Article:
Three well-oiled machines in the suburbs proudly wave the American flag and turn up the heat in their kitchens-not to mention in their bustling dining rooms
by Dennis Ray Wheaton

beef wellington at Sage Grille in Chicago
Sage Grille’s decadent beef Wellington with green beans, forest mushrooms, and black truffle bordelaise sauce

For smart food and metropolitan bustle without the big-city attitude, suburbanites have it made. Sage Grille in Highwood, Entourage on American Lane in Schaumburg, and Brockway Chophouse in Palatine may differ in sophistication but are all American with the heart of a steak house beating underneath the hype. And even when facing crowds, the attentive servers are as friendly and warm as the fireplace adorning each restaurant.


Sage Grille is a fine addition to Highwood’s already busy restaurant row. Unlike its French and ethnic neighbors, Sage’s cooking is contemporary American with a Euro twist. That fits the modern, understated room with painted walls and graceful tied-back drapes-both sage-colored, of course. Tables are nicely set with orchids and votive candles, although I wish they’d lose the paper over the white cloths.

Chef Greg Darrah (previously at Lincoln Square’s short-lived Acqualina) does some pretty sophisticated dishes, but they suffer the indignity of riding alongside a grill section with strictly à la carte options-pure steak house fare. This being the sinning suburbs, I immediately homed in on his nicely seared foie gras with a warm Alsatian tart and dried fruit compote of currants, cherries, and raisins. My companions’ Dungeness crab cake with curry sauce quickly became mine, and I also coveted the odd gnocchi with lobster in mushroom nage with roasted pumpkin and pearl onions, although it teetered on being too rich and too busy. The delightful crisp-skinned balsamic glazed quail with braised endive and roasted shallots came with a too-precious garnish of golden raisins lined up in a row-a mere quibble.

The best entrée is also the most retro: beef Wellington for one with forest mushrooms and black truffle bordelaise. The Wellington is cut in half and looks like two pastry-covered igloos revealing the rosy tenderloin topped with a layer of duxelles. Caramelized sea scallops are a close second, set on French lentils enriched with shredded oxtail and apple cider beurre blanc: it’s a fashionable pairing in a 21st-century surf and turf.

Steaks and chops come with a choice of sauces, another 21st-century innovation. For the New York strip we picked roasted garlic cream, which was brought in a small pitcher. The steak was OK, but not quite top steak house quality-the sauces alone should have tipped me off. Veal T-bone was much better, especially with the option of truffle-peppercorn sauce (you can also get bordelaise, béarnaise, and maître d’hôtel beurre with steaks and chops). If you plan to explore the à la carte sides, look into the generous portion of green beans topped with a slab of tomato/herb butter.

Pastry chef Brenda Manfredini does a fine upside-down gingerbread pear cake with poached Bosc pears, cinnamon crème anglaise, and pear sorbet. Lemonheads will enjoy the very tart lemon tart with blueberry coulis and lemon sorbet. The wine list is enticing, especially since Sage Grille doesn’t mark up its bottles as much as many restaurants do. The fabulous medium-bodied 2005 pinot noir from Oregon’s stellar Ken Wright Elton Vineyard, flavored with candied fruit and spice, is alone worth a visit-even at $90.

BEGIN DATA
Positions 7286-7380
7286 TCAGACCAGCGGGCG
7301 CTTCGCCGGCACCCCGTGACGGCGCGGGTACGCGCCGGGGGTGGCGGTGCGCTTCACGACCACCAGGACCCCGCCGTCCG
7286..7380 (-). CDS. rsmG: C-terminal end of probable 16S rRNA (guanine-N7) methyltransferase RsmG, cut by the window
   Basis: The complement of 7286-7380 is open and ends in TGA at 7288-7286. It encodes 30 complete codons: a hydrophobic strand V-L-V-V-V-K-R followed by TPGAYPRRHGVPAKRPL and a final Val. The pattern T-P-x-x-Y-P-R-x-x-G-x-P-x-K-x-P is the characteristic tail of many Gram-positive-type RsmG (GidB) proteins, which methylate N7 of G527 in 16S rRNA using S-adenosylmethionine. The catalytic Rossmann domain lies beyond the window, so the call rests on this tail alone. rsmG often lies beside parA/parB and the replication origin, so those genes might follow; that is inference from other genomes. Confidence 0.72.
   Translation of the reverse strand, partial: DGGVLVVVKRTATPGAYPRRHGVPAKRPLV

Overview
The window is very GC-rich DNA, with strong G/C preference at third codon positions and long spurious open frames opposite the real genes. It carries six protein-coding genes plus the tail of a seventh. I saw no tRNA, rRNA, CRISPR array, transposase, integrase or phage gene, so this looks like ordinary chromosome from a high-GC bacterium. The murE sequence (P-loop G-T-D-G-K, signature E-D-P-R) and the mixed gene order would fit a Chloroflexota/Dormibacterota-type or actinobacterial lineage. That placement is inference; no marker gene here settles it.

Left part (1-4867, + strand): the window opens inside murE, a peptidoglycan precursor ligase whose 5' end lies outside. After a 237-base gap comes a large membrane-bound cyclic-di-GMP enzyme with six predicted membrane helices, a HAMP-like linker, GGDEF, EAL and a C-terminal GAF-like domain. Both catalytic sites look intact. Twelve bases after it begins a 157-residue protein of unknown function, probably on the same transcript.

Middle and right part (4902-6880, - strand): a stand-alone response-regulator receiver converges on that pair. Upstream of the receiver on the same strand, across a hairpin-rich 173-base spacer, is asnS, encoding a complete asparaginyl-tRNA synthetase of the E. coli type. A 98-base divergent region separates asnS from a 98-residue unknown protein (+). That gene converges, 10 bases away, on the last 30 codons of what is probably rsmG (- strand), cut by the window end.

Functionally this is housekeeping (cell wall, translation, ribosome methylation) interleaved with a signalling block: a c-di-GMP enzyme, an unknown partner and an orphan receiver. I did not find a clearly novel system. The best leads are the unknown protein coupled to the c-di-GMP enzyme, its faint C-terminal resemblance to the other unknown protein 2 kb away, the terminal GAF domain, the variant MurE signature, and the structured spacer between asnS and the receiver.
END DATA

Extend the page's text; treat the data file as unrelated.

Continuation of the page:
gingerbread cake from Sage Grille in Chicago
The glory of Sage Grille: pear-topped gingerbread cake with cinnamon cr`eme anglaise and a pear sorbet nested in a poppy-seed tuile

Entourage on American Lane is a hugely ambitious enterprise. Developed by Mark Barati’s Restaurant Group and 34-year restaurant veteran Michael Vai, it’s a gleaming $17-million fortress with a futuristic façade sitting on five acres across from Schaumburg’s Woodfield Mall. The enormous wood-accented main dining room with leather banquettes and a view of the glassed-in kitchen opens into two smaller rooms, while a big chandelier and staircase lead up to private dining rooms.

All very impressive but, at first glance, Entourage seems more about booze than beef. The bar in the huge lounge has floor-to-ceiling glass shelving highlighting its premium liquors, and a frozen martini tap handle that dispenses 20-degree vodka martinis. High rollers out to wow a date can order one of the half-dozen luxury cocktails, which top out at $90 for a Stoli Elit vodka that comes with a black pearl necklace. More to my speed, some wines on the ambitious list are 40 percent off on Mondays; I was more than pleased when I lucked into the elegant 2004 Joseph Phelps “Le Mistral” red blend from Monterey County at almost $32 off its regular $79 price.

Chef Scott Wegener serves contemporary and traditional American food, including plenty of steaks. The best appetizer was lightly fried calamari tossed in hoisin-

serrano chile sauce with crispy garlic and scallions. Bruschetta made with toasted sea salt ciabatta and sporting unorthodox slices of melted Brie surround a bowl of chopped marinated tomatoes; the affair makes a satisfying, shareable start. Crisp, tightly wrapped won ton rolls filled with smoked chicken, andouille sausage, and spinach were a little spicy and a little heavy, but the accompanying smoked pepper emulsion helped.